What should I do if my abuser says they have spoken with the judge and they both decided I do not have to appear in court for my hearing?

Go to the hearing anyway. If you do not go to your hearing, the restraining order will be dismissed. Do not believe your abuser when they tell you not to go to the hearing or not to worry because everything is taken care of. You are in control of this situation, not your abuser. You have filed the restraining order application and scheduled a court date. Your abuser does not have the power to cancel the hearing and/or dismiss the case. 

What if my abuser knows the judge personally?

In the extremely unlikely event that your abuser knows the judge personally. If he/she does, that judge will not hear your case. There are strict ethical rules governing judges. One of these rules is that if a judge has a relationship with one of the parties to the case, then the judge must excuse himself (or herself) from the case. In that situation, you would be assigned to another judge.

Is it a good idea for the abuser to pick up the children for visitation from my home?

No. It is not recommended that you exchange the minor children with the abuser at your home. This could give your abuser a potential opportunity to harm you further. It is also not safe for you to go to your abuser’s house to exchange the children. Instead, it is better to choose a neutral location in between both of your homes. You could make the exchange at a fast food restaurant, a shopping center or a law enforcement station. If you are uncomfortable meeting your abuser alone, you can bring a support person with you. If you have current custody orders that require a specific exchange place, you must follow that order until it is changed by a judge. If your current order does not specify a place or you do not have a current order, then you and your abuser may mutually choose a location for the exchange.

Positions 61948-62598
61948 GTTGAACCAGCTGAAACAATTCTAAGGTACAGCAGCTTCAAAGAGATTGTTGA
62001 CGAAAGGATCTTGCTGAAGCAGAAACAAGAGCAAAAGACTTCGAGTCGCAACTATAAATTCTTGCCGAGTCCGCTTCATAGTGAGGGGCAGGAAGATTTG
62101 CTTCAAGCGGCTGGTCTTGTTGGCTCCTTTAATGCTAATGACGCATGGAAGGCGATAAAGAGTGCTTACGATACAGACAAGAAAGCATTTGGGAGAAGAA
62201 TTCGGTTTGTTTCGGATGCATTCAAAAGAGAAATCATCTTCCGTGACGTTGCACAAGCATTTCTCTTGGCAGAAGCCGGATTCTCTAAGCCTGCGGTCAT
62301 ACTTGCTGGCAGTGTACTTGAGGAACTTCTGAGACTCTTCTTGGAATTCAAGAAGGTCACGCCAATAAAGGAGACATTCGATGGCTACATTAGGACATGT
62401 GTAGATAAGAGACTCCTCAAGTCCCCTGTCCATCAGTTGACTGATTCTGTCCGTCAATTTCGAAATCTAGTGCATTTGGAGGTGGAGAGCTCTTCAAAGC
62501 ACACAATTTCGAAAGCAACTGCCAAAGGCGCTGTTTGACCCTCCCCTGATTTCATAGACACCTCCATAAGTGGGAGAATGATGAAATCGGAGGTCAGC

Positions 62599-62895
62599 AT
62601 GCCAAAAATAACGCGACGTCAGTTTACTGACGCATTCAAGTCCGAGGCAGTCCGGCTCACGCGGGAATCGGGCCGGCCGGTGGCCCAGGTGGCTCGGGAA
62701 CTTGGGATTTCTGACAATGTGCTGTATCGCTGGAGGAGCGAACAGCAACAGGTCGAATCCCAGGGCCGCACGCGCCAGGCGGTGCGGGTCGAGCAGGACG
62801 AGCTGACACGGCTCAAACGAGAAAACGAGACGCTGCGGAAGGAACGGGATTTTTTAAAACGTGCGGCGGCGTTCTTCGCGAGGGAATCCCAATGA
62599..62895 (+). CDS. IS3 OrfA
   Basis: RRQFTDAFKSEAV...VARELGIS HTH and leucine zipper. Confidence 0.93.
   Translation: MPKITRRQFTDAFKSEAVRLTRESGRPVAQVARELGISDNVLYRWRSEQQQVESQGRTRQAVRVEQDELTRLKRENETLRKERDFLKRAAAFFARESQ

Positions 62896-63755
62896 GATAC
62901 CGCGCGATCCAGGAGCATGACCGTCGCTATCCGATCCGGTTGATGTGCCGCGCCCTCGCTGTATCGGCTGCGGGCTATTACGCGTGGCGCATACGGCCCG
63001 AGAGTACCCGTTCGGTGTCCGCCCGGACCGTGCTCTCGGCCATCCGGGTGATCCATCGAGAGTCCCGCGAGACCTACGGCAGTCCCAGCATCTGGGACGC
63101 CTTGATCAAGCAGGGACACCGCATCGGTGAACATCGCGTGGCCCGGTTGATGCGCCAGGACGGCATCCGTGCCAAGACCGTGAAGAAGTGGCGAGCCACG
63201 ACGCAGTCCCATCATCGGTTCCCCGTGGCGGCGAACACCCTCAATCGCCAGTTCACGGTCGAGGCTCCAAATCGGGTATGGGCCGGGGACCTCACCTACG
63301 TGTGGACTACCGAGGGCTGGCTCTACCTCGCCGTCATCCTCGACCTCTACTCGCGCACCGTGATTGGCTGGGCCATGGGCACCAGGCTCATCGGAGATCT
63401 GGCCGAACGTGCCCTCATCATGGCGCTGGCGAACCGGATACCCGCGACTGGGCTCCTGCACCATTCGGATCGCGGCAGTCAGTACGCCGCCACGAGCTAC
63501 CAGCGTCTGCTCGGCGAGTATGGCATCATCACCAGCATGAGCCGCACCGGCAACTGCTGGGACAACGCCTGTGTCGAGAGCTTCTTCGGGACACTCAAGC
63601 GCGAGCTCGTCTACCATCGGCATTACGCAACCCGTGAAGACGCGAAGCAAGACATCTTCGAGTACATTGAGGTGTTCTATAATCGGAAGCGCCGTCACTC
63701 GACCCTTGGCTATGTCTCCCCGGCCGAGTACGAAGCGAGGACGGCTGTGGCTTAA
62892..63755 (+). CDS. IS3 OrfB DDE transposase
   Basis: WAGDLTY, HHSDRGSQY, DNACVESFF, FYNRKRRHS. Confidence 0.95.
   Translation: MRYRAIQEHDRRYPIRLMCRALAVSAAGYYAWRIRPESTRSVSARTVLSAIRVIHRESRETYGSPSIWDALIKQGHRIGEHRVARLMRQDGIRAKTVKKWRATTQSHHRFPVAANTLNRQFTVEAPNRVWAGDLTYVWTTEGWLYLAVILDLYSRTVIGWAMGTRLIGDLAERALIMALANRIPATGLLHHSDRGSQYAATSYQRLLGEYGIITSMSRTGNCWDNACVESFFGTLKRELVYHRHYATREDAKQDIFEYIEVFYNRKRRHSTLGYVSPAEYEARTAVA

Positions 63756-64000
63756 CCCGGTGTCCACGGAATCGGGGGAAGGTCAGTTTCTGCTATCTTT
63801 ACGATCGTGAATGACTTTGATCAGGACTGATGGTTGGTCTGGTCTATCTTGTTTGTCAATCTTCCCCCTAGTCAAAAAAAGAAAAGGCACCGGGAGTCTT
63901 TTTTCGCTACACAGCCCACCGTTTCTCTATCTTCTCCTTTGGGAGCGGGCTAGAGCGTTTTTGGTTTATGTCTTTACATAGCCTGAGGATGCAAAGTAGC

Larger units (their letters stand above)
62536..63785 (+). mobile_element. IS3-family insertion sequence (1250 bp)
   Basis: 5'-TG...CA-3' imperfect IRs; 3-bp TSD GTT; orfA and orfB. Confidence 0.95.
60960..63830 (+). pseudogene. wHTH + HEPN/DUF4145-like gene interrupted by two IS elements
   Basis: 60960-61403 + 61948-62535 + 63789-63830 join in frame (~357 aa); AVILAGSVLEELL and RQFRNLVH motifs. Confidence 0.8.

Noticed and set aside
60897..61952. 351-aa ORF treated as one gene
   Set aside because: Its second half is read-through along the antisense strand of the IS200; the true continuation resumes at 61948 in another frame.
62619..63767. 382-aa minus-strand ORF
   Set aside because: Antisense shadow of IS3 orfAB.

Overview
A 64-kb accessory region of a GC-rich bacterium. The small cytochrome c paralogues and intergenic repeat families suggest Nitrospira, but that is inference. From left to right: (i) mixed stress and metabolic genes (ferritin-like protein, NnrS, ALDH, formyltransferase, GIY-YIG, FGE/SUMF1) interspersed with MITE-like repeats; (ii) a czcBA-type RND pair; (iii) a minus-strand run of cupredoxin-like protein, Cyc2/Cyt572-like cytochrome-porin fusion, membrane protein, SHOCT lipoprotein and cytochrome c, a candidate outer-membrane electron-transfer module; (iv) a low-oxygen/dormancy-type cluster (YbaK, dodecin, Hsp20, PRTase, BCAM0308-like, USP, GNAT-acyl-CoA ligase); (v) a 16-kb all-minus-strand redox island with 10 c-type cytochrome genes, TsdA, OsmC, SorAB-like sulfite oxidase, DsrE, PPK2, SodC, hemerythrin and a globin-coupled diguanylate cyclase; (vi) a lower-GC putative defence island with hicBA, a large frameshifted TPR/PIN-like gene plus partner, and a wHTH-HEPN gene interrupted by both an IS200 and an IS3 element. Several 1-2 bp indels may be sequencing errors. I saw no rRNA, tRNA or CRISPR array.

May I take our children with me when I leave my abuser?

We understand that keeping your children safe and with you is a priority. Every family’s custody needs are different and we cannot advise anyone it is acceptable to take children with them without information regarding current court actions, custody arrangements, etc. We recommend speaking with your an attorney or attending a free Legal Triage session.

Can I secretly leave the county and take our children with me?

It depends. You should seek legal advice before leaving. If you decide to leave the county, you should contact the District Attorney’s office in the county that you currently live in before leaving. Failure to secure a good cause waiver from the District Attorney’s office may leave you vulnerable to charges of child abduction.

Will a judge grant me custody of our children even though I receive CAL-Works, food stamps or SSI?

It depends. The court does not care that you receive public assistance. The court is interested in each party’s parenting skills. The court is interested in ensuring that the parenting plan is safe and age appropriate for the children.